MotoAmerica’s Provisional 2015 Racing Calendar Released

There is positive momentum around America’s new MotoAmerica series, which will takeover duties from DMG and AMA Pro Road Racing, starting next season. We have already seen the series’ new class structure, which makes significant steps to parallel what’s going on in the World Superbike Championship. Today, we see MotoAmerica’s efforts on its racing schedule, a hot-ticket item after DMG’s five, then six, race schedule this season. American fans should rejoice, as eight races are on the calendar, which reads like a greatest hits album of American race tracks.

Triumph Tiger 800 Gets Four More Variants

Triumph seems set to debut four more variants of its Tiger 800, as CARB filings filings show a Tiger 800 XCA, Tiger 800 XCX, Tiger 800 XRT, and Tiger 800 XRX models for the 2015 model year. The news seems to show Triumph spreading out its middleweight ADV offering, giving on-road and off-road riders a bit more to choose from the British brand. Helping us understand how Triumph sees the four added variants, Motorcycle.com has publish a chart (above), which Triumph sent to Tiger 800 owners as a part of its market research. That chart breaks down the various models’ spec, and which features that would come with as standard. Noticeable across the board is that the three-cylinder gets a 15% MPG boost, as well as ABS and traction control as standard features.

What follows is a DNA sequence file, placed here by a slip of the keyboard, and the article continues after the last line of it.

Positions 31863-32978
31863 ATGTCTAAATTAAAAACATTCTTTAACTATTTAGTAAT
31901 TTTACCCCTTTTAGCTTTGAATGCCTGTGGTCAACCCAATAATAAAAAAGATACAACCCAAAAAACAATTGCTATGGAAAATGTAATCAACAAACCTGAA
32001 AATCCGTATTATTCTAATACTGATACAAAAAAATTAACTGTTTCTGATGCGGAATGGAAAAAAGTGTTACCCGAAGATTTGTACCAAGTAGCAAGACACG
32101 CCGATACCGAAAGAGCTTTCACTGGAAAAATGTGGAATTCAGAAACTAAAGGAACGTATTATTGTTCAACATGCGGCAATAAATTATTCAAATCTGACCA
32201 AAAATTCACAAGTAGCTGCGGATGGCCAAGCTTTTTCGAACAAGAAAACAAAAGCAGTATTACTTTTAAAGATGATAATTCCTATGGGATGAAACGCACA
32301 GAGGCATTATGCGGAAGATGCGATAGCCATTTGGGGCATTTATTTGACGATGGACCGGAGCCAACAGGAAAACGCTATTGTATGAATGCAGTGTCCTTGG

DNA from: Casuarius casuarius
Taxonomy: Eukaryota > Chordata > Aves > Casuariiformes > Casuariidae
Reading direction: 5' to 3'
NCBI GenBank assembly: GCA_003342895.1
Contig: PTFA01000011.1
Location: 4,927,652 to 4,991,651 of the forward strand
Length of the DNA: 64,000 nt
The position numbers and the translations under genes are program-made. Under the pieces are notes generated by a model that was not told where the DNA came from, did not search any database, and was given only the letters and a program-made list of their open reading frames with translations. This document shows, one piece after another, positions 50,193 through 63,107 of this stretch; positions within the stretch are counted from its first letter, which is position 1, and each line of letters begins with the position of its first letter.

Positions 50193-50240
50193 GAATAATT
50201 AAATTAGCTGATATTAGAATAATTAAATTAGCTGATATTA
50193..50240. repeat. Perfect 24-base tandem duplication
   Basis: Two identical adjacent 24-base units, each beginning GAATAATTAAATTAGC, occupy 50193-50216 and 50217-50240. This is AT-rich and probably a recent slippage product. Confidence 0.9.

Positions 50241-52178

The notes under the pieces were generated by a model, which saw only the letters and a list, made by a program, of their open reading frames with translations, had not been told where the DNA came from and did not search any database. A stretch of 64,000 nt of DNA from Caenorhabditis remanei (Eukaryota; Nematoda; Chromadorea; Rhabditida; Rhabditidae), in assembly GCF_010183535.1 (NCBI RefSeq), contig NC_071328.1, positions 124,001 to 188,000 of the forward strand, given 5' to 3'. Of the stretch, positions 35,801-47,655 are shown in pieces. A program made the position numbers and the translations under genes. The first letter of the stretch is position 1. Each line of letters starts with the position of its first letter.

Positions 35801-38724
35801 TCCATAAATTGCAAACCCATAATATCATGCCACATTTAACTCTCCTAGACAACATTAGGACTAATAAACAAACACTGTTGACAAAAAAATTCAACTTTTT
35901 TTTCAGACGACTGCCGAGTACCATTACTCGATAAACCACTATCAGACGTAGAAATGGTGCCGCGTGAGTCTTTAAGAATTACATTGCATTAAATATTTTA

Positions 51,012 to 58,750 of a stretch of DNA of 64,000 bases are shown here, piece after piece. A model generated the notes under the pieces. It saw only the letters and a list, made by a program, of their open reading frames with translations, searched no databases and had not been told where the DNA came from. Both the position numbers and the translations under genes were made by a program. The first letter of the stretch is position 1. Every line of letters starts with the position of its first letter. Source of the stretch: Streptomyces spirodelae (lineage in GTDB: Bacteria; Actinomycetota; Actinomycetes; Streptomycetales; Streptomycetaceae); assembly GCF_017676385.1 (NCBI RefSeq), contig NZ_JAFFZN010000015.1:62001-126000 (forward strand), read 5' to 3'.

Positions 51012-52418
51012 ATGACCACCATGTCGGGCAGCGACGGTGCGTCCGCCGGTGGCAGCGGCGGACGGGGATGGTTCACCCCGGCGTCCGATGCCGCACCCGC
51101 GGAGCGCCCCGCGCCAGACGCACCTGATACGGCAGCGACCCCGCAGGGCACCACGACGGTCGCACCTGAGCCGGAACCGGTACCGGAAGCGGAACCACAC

Variable Valve Timing Coming to the Ducati Multistrada

For the 2015 model year, Ducati is bringing a brand new Multistrada, which will debut at the upcoming EICMA show in Milan, Italy. Not much has been said about the new Multistrada, aside from A&R breaking the news about the new model a few weeks ago, so we thought we would update you further on it. Designed to look very similar to the current Multistrada 1200, the new Multistrada will keep the basic profile and design of its predecessor, despite being an all-new machine. Perhaps the most intriguing aspect of the 2015 Ducati Multistrada though is the fact that Borgo Panigale has fitted variable valve timing (VVT) to the desmodromic valves of the Testastretta 11° engine.